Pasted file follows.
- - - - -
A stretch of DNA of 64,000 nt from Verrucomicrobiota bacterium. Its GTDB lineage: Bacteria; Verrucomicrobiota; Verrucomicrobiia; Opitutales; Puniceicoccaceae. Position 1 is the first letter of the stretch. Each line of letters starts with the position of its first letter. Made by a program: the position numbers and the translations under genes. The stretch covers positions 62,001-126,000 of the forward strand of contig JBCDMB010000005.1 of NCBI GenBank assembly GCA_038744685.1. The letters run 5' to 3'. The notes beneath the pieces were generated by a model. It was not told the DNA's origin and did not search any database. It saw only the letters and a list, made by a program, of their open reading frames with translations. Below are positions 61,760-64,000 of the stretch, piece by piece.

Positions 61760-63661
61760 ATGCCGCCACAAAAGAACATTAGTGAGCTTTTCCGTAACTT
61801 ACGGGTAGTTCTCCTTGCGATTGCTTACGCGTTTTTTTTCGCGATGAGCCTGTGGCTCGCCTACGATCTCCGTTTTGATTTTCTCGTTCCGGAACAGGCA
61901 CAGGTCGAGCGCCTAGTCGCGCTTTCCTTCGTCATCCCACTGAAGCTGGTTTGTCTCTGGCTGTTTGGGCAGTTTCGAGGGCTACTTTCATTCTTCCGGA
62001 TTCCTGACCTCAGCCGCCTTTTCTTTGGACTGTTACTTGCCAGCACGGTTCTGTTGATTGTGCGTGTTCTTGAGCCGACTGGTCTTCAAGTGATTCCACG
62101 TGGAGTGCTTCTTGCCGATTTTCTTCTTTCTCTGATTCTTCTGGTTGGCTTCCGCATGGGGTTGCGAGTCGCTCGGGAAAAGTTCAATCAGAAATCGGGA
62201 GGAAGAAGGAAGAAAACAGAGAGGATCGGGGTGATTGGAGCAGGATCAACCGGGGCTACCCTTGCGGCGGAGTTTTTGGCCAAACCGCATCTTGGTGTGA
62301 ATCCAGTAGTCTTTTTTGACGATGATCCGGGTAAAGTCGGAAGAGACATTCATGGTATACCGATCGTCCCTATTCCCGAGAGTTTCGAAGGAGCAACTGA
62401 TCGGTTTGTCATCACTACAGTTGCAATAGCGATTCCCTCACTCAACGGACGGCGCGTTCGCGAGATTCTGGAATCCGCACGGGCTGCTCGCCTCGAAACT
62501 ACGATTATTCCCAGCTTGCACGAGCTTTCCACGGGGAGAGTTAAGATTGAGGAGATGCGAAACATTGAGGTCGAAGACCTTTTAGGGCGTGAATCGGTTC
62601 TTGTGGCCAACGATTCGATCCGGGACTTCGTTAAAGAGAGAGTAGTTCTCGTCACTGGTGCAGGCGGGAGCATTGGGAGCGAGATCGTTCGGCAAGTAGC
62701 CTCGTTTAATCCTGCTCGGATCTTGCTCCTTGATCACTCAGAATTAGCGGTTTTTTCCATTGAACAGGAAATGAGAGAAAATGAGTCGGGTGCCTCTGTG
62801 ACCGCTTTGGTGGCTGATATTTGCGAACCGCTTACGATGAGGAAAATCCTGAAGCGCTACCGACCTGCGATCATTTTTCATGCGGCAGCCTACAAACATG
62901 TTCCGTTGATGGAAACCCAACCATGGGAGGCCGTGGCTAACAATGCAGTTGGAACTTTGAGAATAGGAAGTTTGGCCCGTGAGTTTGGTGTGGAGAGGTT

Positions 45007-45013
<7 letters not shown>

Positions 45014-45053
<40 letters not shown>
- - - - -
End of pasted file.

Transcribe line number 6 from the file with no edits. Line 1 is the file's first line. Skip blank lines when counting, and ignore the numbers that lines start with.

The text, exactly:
62001 TTCCTGACCTCAGCCGCCTTTTCTTTGGACTGTTACTTGCCAGCACGGTTCTGTTGATTGTGCGTGTTCTTGAGCCGACTGGTCTTCAAGTGATTCCACG